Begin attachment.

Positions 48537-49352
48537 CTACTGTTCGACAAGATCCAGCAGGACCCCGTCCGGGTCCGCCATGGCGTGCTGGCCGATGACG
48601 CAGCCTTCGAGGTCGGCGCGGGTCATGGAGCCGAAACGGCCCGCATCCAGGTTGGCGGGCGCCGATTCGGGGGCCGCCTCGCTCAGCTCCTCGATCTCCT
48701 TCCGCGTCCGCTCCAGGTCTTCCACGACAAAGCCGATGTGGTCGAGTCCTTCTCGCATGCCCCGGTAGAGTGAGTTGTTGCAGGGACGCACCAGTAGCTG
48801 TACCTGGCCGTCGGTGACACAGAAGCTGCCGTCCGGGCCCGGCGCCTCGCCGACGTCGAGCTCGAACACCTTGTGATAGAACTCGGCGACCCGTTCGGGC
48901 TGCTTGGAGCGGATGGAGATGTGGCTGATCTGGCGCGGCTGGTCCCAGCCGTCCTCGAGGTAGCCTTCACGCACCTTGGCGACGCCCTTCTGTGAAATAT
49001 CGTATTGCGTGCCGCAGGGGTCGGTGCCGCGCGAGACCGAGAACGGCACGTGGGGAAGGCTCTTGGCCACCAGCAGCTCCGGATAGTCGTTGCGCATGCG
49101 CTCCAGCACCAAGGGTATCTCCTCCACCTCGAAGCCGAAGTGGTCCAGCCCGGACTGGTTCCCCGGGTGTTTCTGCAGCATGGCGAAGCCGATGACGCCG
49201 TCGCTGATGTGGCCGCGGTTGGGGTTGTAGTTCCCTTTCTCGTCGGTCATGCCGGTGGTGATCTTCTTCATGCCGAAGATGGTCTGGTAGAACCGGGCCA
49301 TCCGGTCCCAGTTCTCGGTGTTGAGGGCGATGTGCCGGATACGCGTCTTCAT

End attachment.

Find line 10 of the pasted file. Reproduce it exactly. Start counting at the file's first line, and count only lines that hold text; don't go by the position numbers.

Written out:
49301 TCCGGTCCCAGTTCTCGGTGTTGAGGGCGATGTGCCGGATACGCGTCTTCAT